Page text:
How journals like Nature, Cell and Science are damaging science, opinion, The Guardian
"We all know what distorting incentives have done to finance and banking. The incentives my colleagues face are not huge bonuses, but the professional rewards that accompany publication in prestigious journals - chiefly Nature, Cell and Science. ... These journals aggressively curate their brands, in ways more conducive to selling subscriptions than to stimulating the most important research. Like fashion designers who create limited-edition handbags or suits, they know scarcity stokes demand, so they artificially restrict the number of papers they accept. The exclusive brands are then marketed with a gimmick called "impact factor" - a score for each journal, measuring the number of times its papers are cited by subsequent research. Better papers, the theory goes, are cited more often, so better journals boast higher scores. Yet it is a deeply flawed measure, pursuing which has become an end in itself - and is as damaging to science as the bonus culture is to banking."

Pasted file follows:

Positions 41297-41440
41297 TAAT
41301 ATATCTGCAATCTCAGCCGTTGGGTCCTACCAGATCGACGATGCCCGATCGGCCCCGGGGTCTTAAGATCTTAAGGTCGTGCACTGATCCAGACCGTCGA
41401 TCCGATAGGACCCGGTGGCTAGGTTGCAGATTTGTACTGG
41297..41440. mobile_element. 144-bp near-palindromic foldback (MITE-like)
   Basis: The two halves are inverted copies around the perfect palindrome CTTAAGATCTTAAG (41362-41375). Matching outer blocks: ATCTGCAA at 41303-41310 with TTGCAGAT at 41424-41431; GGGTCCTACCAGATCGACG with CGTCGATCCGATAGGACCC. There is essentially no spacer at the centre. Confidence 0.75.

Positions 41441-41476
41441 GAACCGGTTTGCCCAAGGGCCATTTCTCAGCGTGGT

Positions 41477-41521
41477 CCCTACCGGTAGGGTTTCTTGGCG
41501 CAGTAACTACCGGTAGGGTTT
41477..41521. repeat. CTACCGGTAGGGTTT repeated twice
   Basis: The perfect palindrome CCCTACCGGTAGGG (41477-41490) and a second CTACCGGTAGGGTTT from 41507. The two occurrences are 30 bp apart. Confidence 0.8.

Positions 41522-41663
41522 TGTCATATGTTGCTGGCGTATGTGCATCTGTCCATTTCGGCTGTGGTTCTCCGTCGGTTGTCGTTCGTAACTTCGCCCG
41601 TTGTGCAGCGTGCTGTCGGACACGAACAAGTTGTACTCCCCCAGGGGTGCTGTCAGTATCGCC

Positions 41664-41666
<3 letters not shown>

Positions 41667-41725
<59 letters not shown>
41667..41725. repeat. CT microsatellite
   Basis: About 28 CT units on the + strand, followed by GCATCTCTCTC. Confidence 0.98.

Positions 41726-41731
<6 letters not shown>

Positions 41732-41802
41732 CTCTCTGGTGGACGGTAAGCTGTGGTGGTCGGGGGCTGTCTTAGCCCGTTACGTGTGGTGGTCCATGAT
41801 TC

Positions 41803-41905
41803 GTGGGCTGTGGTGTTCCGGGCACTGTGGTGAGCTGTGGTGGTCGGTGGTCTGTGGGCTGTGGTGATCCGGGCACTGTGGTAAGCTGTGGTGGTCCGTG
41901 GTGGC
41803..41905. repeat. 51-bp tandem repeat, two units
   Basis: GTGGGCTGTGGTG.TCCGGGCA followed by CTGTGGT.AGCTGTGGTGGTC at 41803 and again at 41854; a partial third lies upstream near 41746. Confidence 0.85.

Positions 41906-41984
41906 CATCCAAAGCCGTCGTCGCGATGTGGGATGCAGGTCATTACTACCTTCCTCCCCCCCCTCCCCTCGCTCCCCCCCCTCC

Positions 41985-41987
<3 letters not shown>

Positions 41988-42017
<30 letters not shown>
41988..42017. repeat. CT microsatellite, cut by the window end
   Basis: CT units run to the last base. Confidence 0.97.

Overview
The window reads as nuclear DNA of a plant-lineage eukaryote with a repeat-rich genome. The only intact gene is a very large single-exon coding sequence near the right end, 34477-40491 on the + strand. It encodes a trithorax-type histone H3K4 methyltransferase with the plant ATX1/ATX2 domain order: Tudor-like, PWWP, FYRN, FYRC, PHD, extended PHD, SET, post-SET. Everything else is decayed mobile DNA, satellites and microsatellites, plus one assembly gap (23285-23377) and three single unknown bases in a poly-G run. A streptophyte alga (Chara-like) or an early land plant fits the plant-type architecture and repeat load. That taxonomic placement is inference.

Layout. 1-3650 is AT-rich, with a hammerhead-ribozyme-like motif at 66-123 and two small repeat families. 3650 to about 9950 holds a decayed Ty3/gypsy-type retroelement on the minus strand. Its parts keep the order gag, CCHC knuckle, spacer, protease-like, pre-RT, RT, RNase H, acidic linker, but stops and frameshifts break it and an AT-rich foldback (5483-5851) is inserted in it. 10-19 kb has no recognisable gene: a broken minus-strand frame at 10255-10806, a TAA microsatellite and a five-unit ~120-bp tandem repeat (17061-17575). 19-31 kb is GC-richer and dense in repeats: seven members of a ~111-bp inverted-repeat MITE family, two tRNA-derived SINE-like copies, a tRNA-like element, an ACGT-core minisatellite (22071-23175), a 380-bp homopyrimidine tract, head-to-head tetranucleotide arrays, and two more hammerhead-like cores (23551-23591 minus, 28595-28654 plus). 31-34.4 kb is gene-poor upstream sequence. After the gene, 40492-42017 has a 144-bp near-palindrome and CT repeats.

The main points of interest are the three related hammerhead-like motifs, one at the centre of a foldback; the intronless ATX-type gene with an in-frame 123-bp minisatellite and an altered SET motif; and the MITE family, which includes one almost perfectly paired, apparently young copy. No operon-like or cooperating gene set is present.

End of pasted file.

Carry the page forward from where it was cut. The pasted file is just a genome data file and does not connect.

Keith's note: NASA is completely addicted to the mindset mentioned in this opinion piece. NASA allows itself to have terms dictated to them by Science and Nature as to how and when research news can be released rather than the other way around. Yet NASA has an "impact factor" and "reach" that vastly eclipses anything that these journals can offer. Its time for NASA to grow a spine and tell these journals that NASA is going to set the rules with regard to when and how NASA-funded research is going to be released.